Toll booths, Chandeliers, and Magnificent sobs


They say great works of art exist out of pain, hurt, anger, despair, and a deep, aching sadness.

A friend of mine today told me they are in awe of my optimism, hopefulness, and positive approach towards others. Given the option to select words to describe myself, I would probably choose words such as those. So as an overall happy person, I want to believe that great art and writing can come from this place where love and sunshine is exploding.

For a year, I kept a blog about “the little things in life”: you know, it’s the things that bring you unexpected smiles, laughs, and sheer, indescribable joy. The silver linings to the dark clouds hanging over your day. The reasons to claim happiness over anything else that threatens to steal your heart and life of it’s passion and satisfaction….

Ice cream on a hot day.

Finding a twenty in your pants pocket.

A comical interaction with a tooth booth worker.

Instead….here I am, finding myself writing a rather different type of blog post from that previous blog, reflecting on a heavy sadness from the past few days. This blog, about tango, about the sadness the dance lets me hold, about the way it has shown me an avenue….if I choose to take it….to express my feelings without guilt, fear, shame, or denial. Maybe there’s some truth to how great art is given breath from these things of torment.

I was at wedding number 4 of this summer season and thought, this is really not the time or place to let loose a waterfall of giant, powerful, uncontrollable, trembling crying jags. But there the imminent feeling was….in need of a navy seal’s ability to hold it down. Or whatever could possibly be trained to have more suppressible strength.

If anyone asked about me, I talked about anything I wasn’t emotionally invested in.

The weather.

Classes I will take in the fall.

A funny response my mom said when I called to find out what I should bring to the family party on the 4th of July.

Catching fireflies with my little gal pal outside.

How cute the flower girls were. How beautiful the bride was.

“The bruschetta! IS. SO. GOOD. It’s divine. Eat and be blessed.”

If I tapped into anything that felt like ‘me’, I feared I would crumble. And a wedding is not exactly the place or time to lose it like that. Oh, especially if it is not yours. Would you want ‘drama queen’ or ‘attention-whore’ stamped on your forehead at that event? I desperately didn’t but it seemed as if that’s where the emotions were flowing to. From an outsider’s perspective perhaps. (An insensitive, mean outsider’s perspective! Asking for a liiiiitle bit of kindness and compassion here.)

I walked through the tables at the reception and started a stream of thoughts that seemed to be desperate, fearful mantras…

Don’t hug me.

Don’t ask about me.

Don’t say something nice to me or I will unfold, soften, fall down, and sob magnificently.

Sensitive? Fragile? Hurt? Oh. yes.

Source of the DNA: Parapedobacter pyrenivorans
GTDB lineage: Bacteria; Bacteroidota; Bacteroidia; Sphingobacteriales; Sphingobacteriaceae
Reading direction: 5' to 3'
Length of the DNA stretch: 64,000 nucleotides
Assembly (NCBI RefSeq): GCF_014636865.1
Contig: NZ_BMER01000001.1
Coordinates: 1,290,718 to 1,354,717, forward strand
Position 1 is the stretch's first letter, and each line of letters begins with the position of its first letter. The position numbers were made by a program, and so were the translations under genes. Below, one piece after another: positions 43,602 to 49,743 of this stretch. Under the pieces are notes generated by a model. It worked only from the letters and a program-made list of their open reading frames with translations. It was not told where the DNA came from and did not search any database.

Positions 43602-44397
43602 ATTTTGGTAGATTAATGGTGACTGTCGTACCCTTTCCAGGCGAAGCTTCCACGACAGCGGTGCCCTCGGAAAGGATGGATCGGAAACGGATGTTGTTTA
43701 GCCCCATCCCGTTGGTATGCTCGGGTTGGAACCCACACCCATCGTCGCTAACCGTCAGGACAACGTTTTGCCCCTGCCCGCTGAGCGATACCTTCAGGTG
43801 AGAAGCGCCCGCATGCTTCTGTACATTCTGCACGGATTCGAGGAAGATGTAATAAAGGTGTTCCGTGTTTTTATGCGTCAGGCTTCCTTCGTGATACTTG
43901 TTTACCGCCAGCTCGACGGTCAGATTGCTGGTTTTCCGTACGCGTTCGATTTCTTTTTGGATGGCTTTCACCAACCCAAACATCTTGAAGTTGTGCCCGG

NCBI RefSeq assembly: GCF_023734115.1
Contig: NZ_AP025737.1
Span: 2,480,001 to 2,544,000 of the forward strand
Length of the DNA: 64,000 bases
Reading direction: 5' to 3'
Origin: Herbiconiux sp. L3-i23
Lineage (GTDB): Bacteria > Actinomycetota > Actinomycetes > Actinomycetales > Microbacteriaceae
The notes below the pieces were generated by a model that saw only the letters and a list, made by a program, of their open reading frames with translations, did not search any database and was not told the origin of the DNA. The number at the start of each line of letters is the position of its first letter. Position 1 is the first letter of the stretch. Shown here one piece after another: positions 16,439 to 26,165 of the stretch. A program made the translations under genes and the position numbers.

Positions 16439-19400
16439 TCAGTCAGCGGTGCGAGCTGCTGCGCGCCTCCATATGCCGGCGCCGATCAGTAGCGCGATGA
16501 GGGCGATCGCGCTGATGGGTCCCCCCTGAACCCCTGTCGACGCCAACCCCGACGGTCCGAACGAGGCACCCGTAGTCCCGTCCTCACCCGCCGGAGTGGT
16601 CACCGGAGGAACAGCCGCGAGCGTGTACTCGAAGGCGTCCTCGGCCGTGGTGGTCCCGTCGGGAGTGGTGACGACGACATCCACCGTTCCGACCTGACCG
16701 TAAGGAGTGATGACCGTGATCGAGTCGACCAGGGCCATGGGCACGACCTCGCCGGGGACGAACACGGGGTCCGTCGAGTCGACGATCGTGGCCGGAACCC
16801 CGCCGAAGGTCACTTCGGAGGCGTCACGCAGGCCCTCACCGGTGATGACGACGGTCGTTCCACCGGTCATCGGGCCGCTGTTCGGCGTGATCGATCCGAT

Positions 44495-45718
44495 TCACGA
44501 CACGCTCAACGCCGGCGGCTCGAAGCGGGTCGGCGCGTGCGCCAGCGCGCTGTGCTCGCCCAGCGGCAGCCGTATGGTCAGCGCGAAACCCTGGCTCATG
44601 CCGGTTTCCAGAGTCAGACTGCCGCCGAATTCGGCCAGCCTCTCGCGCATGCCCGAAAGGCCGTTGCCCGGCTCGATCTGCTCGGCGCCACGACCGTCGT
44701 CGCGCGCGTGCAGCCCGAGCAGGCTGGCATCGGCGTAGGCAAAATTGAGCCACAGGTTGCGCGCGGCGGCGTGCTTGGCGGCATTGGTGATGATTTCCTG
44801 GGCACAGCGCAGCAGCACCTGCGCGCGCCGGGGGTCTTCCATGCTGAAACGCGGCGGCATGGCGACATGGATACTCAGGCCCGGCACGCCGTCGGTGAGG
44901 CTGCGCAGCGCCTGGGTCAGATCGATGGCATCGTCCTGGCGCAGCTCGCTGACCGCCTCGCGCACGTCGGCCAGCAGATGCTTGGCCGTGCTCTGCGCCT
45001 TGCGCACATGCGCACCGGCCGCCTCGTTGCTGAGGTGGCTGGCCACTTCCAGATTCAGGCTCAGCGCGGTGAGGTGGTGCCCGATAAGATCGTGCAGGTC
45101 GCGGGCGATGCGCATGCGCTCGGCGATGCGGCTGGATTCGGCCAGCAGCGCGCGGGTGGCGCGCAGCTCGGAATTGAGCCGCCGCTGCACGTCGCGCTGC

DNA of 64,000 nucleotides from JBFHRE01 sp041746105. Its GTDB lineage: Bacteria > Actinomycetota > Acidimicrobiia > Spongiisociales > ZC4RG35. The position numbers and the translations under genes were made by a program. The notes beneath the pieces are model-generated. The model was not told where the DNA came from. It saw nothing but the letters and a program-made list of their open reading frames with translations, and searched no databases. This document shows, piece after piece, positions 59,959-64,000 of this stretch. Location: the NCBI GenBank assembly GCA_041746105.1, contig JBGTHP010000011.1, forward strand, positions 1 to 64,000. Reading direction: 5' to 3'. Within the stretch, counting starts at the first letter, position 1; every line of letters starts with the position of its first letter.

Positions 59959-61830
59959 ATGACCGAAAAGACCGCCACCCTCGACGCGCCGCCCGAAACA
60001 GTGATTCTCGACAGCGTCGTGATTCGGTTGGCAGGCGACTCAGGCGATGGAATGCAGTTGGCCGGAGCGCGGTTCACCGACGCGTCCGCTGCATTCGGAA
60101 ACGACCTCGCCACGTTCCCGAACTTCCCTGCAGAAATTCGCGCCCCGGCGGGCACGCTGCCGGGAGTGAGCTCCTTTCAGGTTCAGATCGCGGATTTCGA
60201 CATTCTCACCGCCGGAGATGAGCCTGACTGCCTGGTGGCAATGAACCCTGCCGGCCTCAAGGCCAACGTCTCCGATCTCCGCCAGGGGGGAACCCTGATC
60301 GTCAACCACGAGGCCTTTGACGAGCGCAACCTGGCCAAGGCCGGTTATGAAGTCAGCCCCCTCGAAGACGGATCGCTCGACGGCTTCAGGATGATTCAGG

But please hug me.

Please ask what’s wrong.

Tell me I look captivating, that I am good, that you are so glad I am here.

Hold me so that when my legs get weak, I’m somehow still in one piece.

I really don’t want to crash and shatter into a million, embarrassing, tiny pieces like a fallen crystal chandelier.


And please let me find my way to my bed where I can unleash this messy, glorious waterfall of sadness in my own private lagoon.

I suppose, through this experience, I am learning that sadness and joy can exist at the same time. I was happy to celebrate two friends declaring their own love, happy to see old friends who have moved away, happy to experience it all with a group of people that feel like family to me. I’m still learning how to communicate that ambivalence though.

At the end of the night, a man that is very much like a second Dad to me asked me to dance. It’s funny to me, as a dancer, how I enjoy the simplicity of a slow dance at a wedding with someone who means something dear to me. The dance itself isn’t anything pretty, or in sync, or connected but it holds all the emotion I may want it to.

Second Dad asked me how everything was going….not in the ‘wassup’ or ‘what’s new’ kind of way. His heart meant to ask this question directly to my heart. At that moment, I felt like there was a waterfall into my heart and I could only gurgle a brief response….”I’m having a hard time….the one person I want most to share this experience with is not available to me.” It wasn’t the right time or place, physically, to accept the invitation to share what I was truly feeling. And within myself, it wasn’t the right time or emotional place to express something…I didn’t have the amount of words necessary to pour out what I was feeling.

Like great art though, when I sat down to write, I found this event and this heavy sadness had given me a consuming inspiration that spun out many words. I still don’t like being sad, even if it means producing a good and intriguing blog post, but I know it’s not something to deny now. Being sad… my teacher once said, can be totally tango normal.


  • Pamela

    • Jul 24, 2013

    Wow. What an amazing piece of writing. I want to hear the next chapter.

  • Glenn

    • Jul 25, 2013

    The beauty of this writing caught me off guard. Raw and beautiful, and captures basic human emotion perfectly. Reflecting on sadness not to relieve it , but to experience it fully and with acceptance.

Comments are closed.